In terms of its most unique offerings, Gamsha Bay will bring a first-of-a-kind Extreme Sports Adventure Theme Park to the region. Continuing the tradition of convenience and luxury associated with the DAMAC brand, the township will include spa resorts, a world class golf course, a marina village, educational facilities, cinemas, shopping boulevards and scuba diving facilities.

DAMAC Properties has already introduced three projects out of four. These projects include,‘ the Heights', a 35-storey tower, and ‘The Lofts’ an 8-storey residential development adjacent to the tower . The third project called ‘The Courtyard’ was unveiled in November this year. Among the companies other developments in the region is the new Abdali development area located in Downtown Amman.

Web design - Web Hosting - Domain Name Registration: www.gpnet.biz

History of Egypt...


The decline of the Old Kingdom is often said to have been caused by the long reign of Pepi II, during which the king supposedly lost more and more power to the central administration and the provincial governors. Perhaps the long reign of the king, which had started in his childhood and ended when he was at least well into his nineties, may indeed have allowed the central administration to become more powerful. This, however, does not explain why the central government itself apparently had lost its control over the provinces and the provincial governors. It were these provincial governors, also known as nomarchs, who were a key factor in the decline of the Old Kingdom.

It is more likely that climatic changes, resulting in a decrease of the Nile's inundation, impacted the Ancient Egyptian society. As the central government was unable to cope with the results of this change, it was up to provincial governors and other local rulers to come up with a solution to best irrigate their own territory. This, along with different geographical circumstances, caused some provinces and territories to be more successful in controlling the floods than others.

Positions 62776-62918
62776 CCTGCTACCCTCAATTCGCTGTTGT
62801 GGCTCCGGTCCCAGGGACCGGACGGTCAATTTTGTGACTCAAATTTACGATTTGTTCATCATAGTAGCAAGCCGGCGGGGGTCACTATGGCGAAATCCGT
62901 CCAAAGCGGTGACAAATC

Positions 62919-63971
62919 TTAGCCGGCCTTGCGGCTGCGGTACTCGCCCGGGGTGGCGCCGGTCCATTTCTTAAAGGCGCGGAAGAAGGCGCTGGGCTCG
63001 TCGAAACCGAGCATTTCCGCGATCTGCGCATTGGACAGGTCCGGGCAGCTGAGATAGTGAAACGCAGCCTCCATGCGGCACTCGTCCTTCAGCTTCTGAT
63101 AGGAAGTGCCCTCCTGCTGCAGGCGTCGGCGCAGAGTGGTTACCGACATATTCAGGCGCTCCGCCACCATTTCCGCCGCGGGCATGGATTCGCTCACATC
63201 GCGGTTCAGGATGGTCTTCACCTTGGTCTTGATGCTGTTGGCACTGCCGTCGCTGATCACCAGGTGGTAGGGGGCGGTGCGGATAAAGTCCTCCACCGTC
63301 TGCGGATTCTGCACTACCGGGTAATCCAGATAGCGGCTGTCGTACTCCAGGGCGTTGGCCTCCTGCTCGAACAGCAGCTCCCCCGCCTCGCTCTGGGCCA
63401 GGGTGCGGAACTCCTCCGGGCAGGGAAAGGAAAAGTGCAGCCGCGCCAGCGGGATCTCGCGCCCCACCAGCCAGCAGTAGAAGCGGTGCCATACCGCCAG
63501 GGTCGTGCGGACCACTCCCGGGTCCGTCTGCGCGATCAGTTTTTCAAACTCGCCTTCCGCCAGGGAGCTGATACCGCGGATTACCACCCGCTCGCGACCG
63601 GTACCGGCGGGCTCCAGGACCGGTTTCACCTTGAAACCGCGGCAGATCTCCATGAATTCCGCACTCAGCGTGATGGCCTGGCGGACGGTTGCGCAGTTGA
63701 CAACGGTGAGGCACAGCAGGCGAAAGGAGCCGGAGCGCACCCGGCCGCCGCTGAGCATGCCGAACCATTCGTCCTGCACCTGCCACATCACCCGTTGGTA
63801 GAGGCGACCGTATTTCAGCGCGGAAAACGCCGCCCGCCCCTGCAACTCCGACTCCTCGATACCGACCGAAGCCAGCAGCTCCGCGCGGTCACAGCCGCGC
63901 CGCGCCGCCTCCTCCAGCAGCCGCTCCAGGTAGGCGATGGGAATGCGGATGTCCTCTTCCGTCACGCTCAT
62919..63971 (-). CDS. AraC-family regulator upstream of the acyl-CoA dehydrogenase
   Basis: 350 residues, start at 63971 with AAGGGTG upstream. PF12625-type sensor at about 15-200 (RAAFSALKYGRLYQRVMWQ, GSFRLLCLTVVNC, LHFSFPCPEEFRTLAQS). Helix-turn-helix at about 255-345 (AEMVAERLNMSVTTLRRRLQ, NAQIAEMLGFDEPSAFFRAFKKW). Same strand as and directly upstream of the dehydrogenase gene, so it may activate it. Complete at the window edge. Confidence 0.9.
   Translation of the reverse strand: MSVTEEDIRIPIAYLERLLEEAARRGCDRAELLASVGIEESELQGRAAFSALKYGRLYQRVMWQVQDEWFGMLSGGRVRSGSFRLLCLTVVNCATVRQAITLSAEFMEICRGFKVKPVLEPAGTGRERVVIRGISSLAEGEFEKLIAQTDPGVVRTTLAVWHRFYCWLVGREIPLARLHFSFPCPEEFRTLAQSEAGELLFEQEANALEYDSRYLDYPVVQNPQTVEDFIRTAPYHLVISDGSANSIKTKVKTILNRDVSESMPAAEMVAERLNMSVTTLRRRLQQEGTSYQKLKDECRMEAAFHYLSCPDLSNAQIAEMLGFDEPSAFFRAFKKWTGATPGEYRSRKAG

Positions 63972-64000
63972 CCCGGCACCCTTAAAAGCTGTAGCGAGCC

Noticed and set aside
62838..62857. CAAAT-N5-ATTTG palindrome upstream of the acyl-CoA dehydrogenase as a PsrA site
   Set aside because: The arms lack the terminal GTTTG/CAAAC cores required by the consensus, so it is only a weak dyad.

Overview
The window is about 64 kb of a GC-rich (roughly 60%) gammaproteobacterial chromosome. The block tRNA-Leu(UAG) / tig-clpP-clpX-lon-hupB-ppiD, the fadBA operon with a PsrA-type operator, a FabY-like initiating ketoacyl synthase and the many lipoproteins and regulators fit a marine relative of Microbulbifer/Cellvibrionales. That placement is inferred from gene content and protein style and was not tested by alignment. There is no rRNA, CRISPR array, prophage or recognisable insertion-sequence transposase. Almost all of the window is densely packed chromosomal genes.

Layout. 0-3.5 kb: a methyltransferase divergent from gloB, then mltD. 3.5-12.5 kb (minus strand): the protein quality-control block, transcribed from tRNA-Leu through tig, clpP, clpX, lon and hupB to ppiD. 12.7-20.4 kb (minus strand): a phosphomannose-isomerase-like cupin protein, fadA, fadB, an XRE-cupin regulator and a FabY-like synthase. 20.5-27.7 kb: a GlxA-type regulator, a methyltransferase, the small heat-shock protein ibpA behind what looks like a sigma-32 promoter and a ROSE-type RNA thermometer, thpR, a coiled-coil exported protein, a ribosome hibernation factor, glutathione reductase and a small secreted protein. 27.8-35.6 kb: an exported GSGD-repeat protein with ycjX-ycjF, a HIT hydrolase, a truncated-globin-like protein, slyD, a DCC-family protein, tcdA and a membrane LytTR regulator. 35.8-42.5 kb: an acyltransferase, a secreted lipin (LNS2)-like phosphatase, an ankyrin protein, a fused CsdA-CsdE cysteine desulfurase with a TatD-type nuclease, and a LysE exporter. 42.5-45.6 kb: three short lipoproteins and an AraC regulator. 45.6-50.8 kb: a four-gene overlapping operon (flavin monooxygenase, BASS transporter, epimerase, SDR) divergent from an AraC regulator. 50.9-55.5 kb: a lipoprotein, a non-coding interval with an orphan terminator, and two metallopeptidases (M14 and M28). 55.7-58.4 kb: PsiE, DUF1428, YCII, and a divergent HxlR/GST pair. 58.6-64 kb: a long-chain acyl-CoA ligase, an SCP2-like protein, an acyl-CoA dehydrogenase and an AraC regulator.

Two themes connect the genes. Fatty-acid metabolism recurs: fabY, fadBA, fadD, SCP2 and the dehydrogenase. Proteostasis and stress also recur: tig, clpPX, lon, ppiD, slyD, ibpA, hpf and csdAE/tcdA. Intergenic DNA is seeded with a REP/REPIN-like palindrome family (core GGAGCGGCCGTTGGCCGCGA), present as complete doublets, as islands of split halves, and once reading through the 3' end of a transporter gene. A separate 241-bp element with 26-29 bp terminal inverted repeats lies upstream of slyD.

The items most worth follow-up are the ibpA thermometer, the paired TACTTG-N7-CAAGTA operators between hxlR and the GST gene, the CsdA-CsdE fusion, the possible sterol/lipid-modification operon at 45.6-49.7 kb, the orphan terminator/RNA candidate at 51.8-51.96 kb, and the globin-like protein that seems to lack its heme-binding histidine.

While some local rulers still officially recognised the central government in Memphis and the kings of the 7th/8th Dynasty, others proclaimed themselves kings in their own right. Particularly at Heracleapolis, a city located to the south of the Fayum oasis, the nomarchs were successful in founding their own dynasty, the 9th/10th Dynasty, and claiming royal prerogatives. Their influence extended at least as far south as Abydos and Dendara, where it was challenged by the local rulers of Thebes, in Middle Egypt, who founded the 11th Dynasty. Less powerful nomarchs, while having some degree of independence, were loyal to either the Heracleopolitan or the Theban dynasties.

The two rivalling dynasties would wage their conflict on both a diplomatic and a military platform, plunging at least part of the country into a civil war. The final victory of the Theban dynasty, led by Mentuhotep II, marked the beginning of a new era of unity and prosperity: the Middle Kingdom.